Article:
Premenstrual syndrome, or PMS, is one of the most common forms of hormonal imbalance affecting women. Up to 75% of all American women who menstruate report experiencing PMS symptoms, and as many as 30–40% report impairment of their daily activity due to PMS. Yet up until the 1980’s, PMS was barely recognized by the medical profession.

Today, PMS remains an often misunderstood and mistreated condition. Unfortunately, conventional medicine tends to emphasize treatment of PMS symptoms rather than addressing the hormonal imbalance that is the true underlying cause of these issues.

PMS can affect any woman who is having menstrual periods — from her first period onward — but it most often appears in adulthood. If PMS first occurs in your 40’s, it’s usually an early signal that you are entering perimenopause. Women who experience PMS earlier in life are more likely to have a difficult perimenopause.

Not surprisingly, the symptoms of PMS are quite similar to those of perimenopause: bloating, irritability, mood swings, lethargy, food cravings, headaches, and much more. One of the most common symptoms is dysmenorrhea, or menstrual cramping. Each woman tends to follow a pattern of symptom development and relief that is consistent from cycle to cycle. For some women there is a tendency for their PMS to worsen over time, sometimes reaching a point where they are symptom-free for only a few days a month. Fortunately, most women can alleviate PMS with the proper steps.

PMS Relief

You don’t just have to live with PMS. As is true of most expressions of hormonal imbalance, there are multiple underlying causes, and for that reason it is rare that a single remedy will resolve all the symptoms of PMS. But providing a foundation of support for your body will usually lead to relief. That support enables the body to make and balance its hormones as it was designed to do. Good nutrition, dietary supplements, and adequate natural progesterone are all essential components of natural relief for PMS.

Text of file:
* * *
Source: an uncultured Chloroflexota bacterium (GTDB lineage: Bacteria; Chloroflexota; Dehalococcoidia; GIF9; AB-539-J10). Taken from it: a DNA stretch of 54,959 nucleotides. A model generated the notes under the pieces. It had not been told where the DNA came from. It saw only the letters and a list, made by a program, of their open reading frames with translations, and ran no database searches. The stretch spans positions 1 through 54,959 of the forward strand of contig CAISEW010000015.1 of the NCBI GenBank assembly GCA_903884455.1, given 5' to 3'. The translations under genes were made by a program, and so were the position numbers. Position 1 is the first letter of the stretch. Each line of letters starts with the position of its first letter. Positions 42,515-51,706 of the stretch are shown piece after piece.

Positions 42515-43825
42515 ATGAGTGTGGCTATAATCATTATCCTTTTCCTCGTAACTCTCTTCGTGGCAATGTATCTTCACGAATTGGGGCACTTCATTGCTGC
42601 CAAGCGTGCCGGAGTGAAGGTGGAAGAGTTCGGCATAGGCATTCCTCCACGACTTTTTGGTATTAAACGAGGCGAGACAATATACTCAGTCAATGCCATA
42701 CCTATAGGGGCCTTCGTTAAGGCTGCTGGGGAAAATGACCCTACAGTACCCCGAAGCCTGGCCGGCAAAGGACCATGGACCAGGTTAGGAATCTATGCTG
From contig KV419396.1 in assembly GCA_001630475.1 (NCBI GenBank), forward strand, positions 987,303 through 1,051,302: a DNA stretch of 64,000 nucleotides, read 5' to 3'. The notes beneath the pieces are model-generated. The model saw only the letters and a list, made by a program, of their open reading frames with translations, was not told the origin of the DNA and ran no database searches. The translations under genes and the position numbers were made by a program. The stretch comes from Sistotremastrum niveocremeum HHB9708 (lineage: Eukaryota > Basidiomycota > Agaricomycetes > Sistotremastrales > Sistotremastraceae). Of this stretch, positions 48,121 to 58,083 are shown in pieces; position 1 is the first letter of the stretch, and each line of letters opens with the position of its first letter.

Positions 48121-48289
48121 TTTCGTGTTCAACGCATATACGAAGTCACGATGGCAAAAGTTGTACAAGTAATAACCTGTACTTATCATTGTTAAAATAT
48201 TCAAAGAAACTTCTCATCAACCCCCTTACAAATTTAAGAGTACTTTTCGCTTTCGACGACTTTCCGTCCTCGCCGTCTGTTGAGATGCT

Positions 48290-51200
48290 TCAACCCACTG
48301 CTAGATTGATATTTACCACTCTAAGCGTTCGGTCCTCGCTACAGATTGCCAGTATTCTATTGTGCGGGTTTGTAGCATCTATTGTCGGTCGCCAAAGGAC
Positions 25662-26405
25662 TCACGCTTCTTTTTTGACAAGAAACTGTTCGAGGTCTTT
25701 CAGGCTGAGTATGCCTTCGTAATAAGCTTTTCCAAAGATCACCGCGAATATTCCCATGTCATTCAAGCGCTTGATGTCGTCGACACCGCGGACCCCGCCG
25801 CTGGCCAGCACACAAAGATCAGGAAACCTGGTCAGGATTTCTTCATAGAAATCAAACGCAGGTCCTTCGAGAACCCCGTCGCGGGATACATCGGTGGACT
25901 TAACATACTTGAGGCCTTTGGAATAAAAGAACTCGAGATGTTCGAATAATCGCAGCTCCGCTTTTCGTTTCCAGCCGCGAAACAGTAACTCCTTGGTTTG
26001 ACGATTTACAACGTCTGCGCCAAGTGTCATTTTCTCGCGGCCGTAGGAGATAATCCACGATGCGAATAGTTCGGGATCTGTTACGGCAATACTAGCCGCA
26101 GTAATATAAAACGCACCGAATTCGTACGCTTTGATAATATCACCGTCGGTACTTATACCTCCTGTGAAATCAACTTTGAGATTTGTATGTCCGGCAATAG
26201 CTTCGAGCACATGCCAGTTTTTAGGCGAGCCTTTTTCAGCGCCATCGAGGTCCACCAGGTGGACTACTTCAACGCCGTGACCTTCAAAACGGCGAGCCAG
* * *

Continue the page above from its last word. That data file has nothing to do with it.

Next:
There are often profound connections between PMS and unresolved emotional issues, and difficult cases may not be resolved until underlying emotional issues are addressed. We encourage you to consider this possibility, especially with issues you might be reluctant to face. Most women are surprised by the extent to which your emotional biography impacts your health. For more information, read my article on emotional experience and health.

Many women have found it helpful to view premenstrual syndrome not as a wretched condition that makes you unbearable, but as a window of time each month when you have the ability and strength to speak the truth — if you will simply face it. This helps them to better identify and deal with unresolved emotional issues.


The Federal Government Source of Women’s Health Information. Premenstrual syndrome. URL: Statistics by country for premenstrual syndrome. URL: